François Budan de Boislaurent
Ferdinand François Désiré Budan de Boislaurent (28 September 1761 – 6 October 1840) was a French amateur mathematician, best known for a tract, Nouvelle méthode pour la résolution des équations numériques, first published in Paris in 1807, but based on work from 1803.
Budan was born in Limonade, Cap-Français, Saint-Domingue (now Haiti) on 28 September 1761. His early education was at Juilly, France. He then proceeded to Paris where he studied medicine, receiving a doctorate for a thesis entitled Essai sur cette question d'économie médicale : Convient-il qu'un malade soit instruit de sa situation? Budan died in Paris on 6 October 1840.
Budan explains in his book how, given a monic polynomial p(x), the coefficients of p(x+1) can be obtained by developing a Pascal-like triangle with first row the coefficients of p(x), rather than by expanding successive powers of x+1, as in Pascal's triangle proper, and then summing; thus, the method has the flavour of lattice path combinatorics. Taken together with Descartes' Rule of Signs, this leads to an upper bound on the number of the real roots a polynomial has inside an open interval. Although Budan's Theorem, as this result was known, was taken up by, among others, Pierre Louis Marie Bourdon (1779-1854), in his celebrated algebra textbook, it tended to be eclipsed by an equivalent result due to Joseph Fourier, as the consequence of a priority dispute. Interest in Budan's theorem has been revived because some further computational results are more easily deducible from it than from Fourier's version of the theorem.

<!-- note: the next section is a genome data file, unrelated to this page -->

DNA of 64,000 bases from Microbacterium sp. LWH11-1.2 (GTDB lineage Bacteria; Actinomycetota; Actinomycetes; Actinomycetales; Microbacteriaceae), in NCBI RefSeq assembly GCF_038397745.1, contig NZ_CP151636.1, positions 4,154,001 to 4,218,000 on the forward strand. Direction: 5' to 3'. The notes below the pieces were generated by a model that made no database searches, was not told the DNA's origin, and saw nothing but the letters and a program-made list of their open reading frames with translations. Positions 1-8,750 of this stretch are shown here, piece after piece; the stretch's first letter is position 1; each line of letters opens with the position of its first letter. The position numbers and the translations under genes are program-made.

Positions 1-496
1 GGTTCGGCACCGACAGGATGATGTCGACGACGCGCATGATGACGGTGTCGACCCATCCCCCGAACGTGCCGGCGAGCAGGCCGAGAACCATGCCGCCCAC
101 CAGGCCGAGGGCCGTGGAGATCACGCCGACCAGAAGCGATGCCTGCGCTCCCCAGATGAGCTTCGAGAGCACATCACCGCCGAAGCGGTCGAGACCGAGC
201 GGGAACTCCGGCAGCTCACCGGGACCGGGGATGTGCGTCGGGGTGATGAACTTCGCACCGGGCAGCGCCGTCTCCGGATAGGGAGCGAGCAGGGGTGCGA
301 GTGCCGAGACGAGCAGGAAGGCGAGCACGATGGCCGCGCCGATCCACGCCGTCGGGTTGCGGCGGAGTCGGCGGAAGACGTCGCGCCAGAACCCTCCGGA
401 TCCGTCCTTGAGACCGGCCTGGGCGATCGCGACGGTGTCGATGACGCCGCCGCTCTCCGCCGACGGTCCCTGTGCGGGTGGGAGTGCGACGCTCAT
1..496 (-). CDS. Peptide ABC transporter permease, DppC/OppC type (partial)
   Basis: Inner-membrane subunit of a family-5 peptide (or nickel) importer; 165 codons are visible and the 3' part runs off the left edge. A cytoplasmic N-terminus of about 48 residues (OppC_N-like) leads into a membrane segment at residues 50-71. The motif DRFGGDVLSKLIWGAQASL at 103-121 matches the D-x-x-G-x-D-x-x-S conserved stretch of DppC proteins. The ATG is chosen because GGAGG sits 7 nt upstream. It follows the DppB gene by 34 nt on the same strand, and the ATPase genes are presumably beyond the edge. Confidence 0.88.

Budan's book was read across the English Channel; for example, Peter Barlow includes mention of it in his entry on Approximation in his Dictionary (1814), although grouping it with the method of Joseph-Louis Lagrange as being accurate, but of more theoretical interest than practical use. Budan's work on approximation was studied by Horner in preparing his celebrated article in the Philosophical Transactions of the Royal Society of London in 1819 that gave rise to the term Horner's method; Horner comments there and elsewhere on Budan's results, at first being sceptical of the value of Budan's work, but later warming to it. Thus, these writers in English have a different appreciation of Budan's work to a French writer, such as Bourdon; indeed, Horner was praised over Budan for being able to go directly from p(x) to p(x+a) for any a, rather than taking this in steps after the manner of Budan. Barlow and Horner show some awareness of the work of another writer in French, Louis-Benjamin Francoeur (1773-1849), who also looked at how to obtain the coefficients of p(x+a) from those of p(x) along the lines of Budan and Horner about the same time as Horner first published his work. But Budan's name and theorem only appear in late editions of Francoeur's book.
Budan, in common with other writers in French of the period working on root extraction, does not mention Paolo Ruffini, notwithstanding Ruffini had been in correspondence with Lagrange; this was not just an English failing. Ruffini's work on the topic dates, in the first instance, from 1804, but, as with Budan and then Horner, several subsequent reworkings.
- Nouvelle méthode pour la résolution des équations numériques d'un degré quelconque, Dondey-Dupré, Paris, 1822